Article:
A flat tire is one of the oldest excuses for arriving late, but it still works. Plugging a flat tire is akin to survival when you have to go somewhere and a flat tire is no longer an excuse. The cost of not having a tire plug kit at that time can be high.
It is essential to know how to plug a tire without a plug kit in situations like these.
In order to plug a tire without a kit, you need some artistic skills. With a screwdriver, insert a small piece of rubber from an old tire into the punctured hole.
Apply gorilla glue to the rubber strip before pushing it in to stick to the tire. Cut out the rubber protruding from the tire and continue your journey.
Find out how to plug a tire without a kit in this excerpt.
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The Best Way to Plug a Tire Without a Plug Kit
Perhaps you’re wondering whether to plug the tire or patch it? It doesn’t matter what you do, both of these solutions provide temporary assistance.
Hence, plugging the tire is not a permanent solution, even if you use a professional kit. Tires that are too old to run with plugs and patches should be replaced.
Do not plug a puncture or leak on the tire sidewall. Although a tire getting from the sidewall is rare, if you run into this unfortunate situation, don’t plug it. There is a reason for this.
Tire rotations cause some unprecedented expansion changes. During high-speed driving, the tire can also bulge or contract, forcing the plug out. Cars can also tip over in the same way.
You’ll Need These Supplies To Plug Your Tire
You will need the following items to plug a tire without a plug kit.
- Air compressor
- Working gloves
- Sharp scissors or knife
- Rubber or Screws
- Gorilla glue
The following is one reason why you should always keep a Swiss knife in your vehicle. As for the other items, gorilla glue can be found in any department store. A screwdriver and a pair of gloves should also be kept in the vehicle.
Basically, all these items are used every day, so you should keep them in your car even if you don’t want to spend money on a plug kit.
The best way to plug a tire without a plug kit
The following steps will show you how to plug a tire without using a professional plug kit.
- 1st Step: Take the tire off the wheel and place it in a well-lit area. The sun’s light should suffice if you are under the sky. The real challenge will be plugging the tire at night. Make sure you take either your car or the tire to a well-lit location.
- 2nd Step: Look for the object that pierced the tire. Even in daylight, it can be difficult to see. Therefore, soapy water is a better option. Pour paper soap over the tire to make it. Watch out for bubbles coming out of the tire. Bubbles indicate leakage.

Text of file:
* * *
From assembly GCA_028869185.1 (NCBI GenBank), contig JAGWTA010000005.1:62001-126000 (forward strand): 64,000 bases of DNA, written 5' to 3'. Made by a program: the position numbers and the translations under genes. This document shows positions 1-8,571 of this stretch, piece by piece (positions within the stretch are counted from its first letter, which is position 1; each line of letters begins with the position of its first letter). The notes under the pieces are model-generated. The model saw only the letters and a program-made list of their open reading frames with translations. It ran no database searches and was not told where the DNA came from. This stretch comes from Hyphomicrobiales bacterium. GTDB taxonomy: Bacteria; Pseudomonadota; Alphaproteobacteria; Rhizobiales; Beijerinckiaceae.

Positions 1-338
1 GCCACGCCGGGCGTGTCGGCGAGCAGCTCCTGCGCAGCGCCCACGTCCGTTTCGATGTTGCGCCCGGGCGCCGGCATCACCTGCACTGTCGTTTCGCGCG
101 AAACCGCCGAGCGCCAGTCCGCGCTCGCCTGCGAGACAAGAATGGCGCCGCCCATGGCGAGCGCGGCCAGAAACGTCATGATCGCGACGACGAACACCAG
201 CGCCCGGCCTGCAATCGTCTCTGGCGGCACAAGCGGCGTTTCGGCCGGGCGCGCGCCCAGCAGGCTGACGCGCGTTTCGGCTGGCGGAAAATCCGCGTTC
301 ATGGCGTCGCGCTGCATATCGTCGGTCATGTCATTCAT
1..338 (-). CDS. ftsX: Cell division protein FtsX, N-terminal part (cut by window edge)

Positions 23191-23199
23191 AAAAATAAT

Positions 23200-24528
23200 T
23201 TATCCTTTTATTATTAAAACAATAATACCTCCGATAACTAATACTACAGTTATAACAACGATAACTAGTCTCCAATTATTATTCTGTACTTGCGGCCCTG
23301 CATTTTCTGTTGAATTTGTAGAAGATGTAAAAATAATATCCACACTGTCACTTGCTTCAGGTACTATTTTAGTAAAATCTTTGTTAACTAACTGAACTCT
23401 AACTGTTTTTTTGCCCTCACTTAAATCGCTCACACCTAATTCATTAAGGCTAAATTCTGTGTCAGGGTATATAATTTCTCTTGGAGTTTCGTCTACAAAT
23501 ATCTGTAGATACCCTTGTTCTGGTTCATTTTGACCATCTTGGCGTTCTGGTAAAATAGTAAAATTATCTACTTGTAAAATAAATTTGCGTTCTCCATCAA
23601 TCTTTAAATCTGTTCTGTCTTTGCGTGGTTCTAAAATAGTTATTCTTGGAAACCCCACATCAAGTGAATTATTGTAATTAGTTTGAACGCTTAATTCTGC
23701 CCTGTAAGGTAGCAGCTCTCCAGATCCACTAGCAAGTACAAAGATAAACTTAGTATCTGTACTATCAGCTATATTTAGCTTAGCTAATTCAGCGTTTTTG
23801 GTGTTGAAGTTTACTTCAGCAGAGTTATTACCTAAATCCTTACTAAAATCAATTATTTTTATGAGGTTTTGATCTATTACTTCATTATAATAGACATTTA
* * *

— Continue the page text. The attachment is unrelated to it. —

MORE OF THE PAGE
- 3rd Step: Wear gloves and run your hand around the tire from the inside to remove the pierced object. The protrusion will be towards the inside of the tire. You don’t want to cut your fingers, so don’t rush. It will be more difficult to locate the pierced object if it has snapped. For better visibility, you can also use the flashlight on your phone.
- 4th Step: Use a screwdriver to pry out the object. If you can find a pair of pliers, however, there is nothing better. You should also ream the puncture site with the same screwdriver.
- 5th Step: hen using rubber, cut a small piece the same size as the punctured hole. It must be thick enough not to break or tear apart when pushed down the punctured hole. Only screws with the same diameter as the hole will work.
- 6th Step: Glue all sides of the rubber or screw before inserting it into the punctured hole. Make sure the rubber is in a straight line with the tire by pushing it down. To ensure that the rubber or screws hold firmly to the tire, glue is used.
- 7th Step: Remove any excess rubber from the tire if necessary. Inflate the tire with the air compressor after the glue has dried for 10 minutes. Overinflating can cause the rubber to come out.
Again, plugging a tire is a temporary fix. You will reach your destination on time, but don’t expect it to last long. Get the tire replaced or checked by a professional as soon as you can. You can expect to pay between $10 and $40 to have your tire patched.
Replace the tire if it is already in a lamentable condition. For one thing, plugging a bald tire is not a good idea.
No matter what you use to plug the hole, it won’t stick since there is no support from the grooves and treads of the tire. As a result of the extra pressure placed on bald tires, the plug will detach from the tire, putting your safety at risk.
References and Resources:
How To Plug a Tire Without a Plug Kit Video Explanation
What is the longest period of travel I can make with a plugged tire?
Your tire’s condition determines the answer. The tire can run for up to 200 miles if it is in good condition and does not get punctured again.
A poor-quality tire, however, won’t be able to hold the plug for long. Therefore, you should find a replacement as soon as possible.
Does driving with a plugged tire legal?
Currently, no federal or state law prohibits driving a car with plugged tires. You should get your tire checked after plugging it yourself for your safety.